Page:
What Can Blockchain Do For Music?

This is the current reality for the creatives who are looking to make a living with music: it is extremely difficult to make even a modest living in the industry. Every time when someone presses the Play button, it does not matter if it is on Spotify, Pandora or the good old downloadable mp3s, there’s a laundry list of intermediaries that dictates how artists, listeners, and labels should launch and access music — hosting platforms, licensees, talent agencies, distributors, and so on. Getting a fair return out of what musicians and their supporters give to the industry raises yet another question.

The New York Times published an article which shared the difficulty of being a musician: a single hit song can have 900,000 sources of income for the artist based on where the playback happens, but this doesn’t necessarily translate to a reasonable payout. With the music streaming industry generating US$11,439m, rights holders are still not making money from the market that captivated 24% of music listeners worldwide. As of 2017, a song on Spotify, the best known music streaming platform, would need more than 152,000 playbacks from Premium users to generate a revenue of $100 to its rights holders. While listeners and labels have a whale’s share in generating playback and doing overall marketing for the artists that they support and landing them on charts, there is very little payback for all their efforts — there is no clear mechanism out there that is designed to pay user-curated playlists or any mainstream plan to compensate their creators.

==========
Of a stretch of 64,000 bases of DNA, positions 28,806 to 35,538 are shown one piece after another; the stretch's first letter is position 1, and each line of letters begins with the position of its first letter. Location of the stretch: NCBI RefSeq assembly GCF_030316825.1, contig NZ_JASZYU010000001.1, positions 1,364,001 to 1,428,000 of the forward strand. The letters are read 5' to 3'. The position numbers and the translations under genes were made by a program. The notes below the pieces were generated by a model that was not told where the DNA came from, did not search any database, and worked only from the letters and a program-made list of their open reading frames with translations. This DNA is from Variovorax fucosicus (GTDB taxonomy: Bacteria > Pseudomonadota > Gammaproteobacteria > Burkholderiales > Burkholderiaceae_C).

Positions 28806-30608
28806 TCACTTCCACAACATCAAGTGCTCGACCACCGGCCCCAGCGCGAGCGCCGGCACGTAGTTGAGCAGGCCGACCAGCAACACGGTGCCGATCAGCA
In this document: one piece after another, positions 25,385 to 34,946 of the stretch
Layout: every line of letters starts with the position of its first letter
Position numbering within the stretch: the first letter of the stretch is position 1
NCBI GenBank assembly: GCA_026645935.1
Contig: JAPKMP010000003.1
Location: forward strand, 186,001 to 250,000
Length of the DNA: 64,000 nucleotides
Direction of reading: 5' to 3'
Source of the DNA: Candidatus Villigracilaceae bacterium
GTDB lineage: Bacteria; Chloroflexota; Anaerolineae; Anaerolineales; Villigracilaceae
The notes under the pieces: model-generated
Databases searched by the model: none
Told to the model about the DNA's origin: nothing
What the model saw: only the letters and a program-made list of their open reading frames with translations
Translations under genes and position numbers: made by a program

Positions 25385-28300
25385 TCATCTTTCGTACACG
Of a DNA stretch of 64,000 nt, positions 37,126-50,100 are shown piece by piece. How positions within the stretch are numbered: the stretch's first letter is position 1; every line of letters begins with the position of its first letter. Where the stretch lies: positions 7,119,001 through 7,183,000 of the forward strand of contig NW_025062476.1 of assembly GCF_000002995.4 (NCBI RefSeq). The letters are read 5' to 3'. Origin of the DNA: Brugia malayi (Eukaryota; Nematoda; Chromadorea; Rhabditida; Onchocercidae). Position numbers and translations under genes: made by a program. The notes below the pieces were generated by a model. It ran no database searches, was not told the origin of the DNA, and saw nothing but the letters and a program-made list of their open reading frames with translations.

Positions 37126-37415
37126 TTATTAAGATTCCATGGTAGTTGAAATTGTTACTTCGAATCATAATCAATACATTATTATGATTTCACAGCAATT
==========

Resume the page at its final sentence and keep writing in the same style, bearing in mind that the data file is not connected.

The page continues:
Musicians put their hearts and souls into the creation of their art, with labels and fans rallying behind them, yet they are the last to see profits. That is why when Blockchain was first introduced, many saw it as a new light that had the potential to transform the music industry for the better.

What is Blockchain?

Blockchain has been around for more than a decade — it is changing the way people transact, thanks to its highly-collaborative nature. With blockchain, digital information can be distributed to any internet-connected device without restriction from any third party. Another feature of this technology is decentralization — it does not rely on a single computer or a server to run (which prevents a single point of failure), no one can change the data stored in it, and everyone can check transactions recorded in it.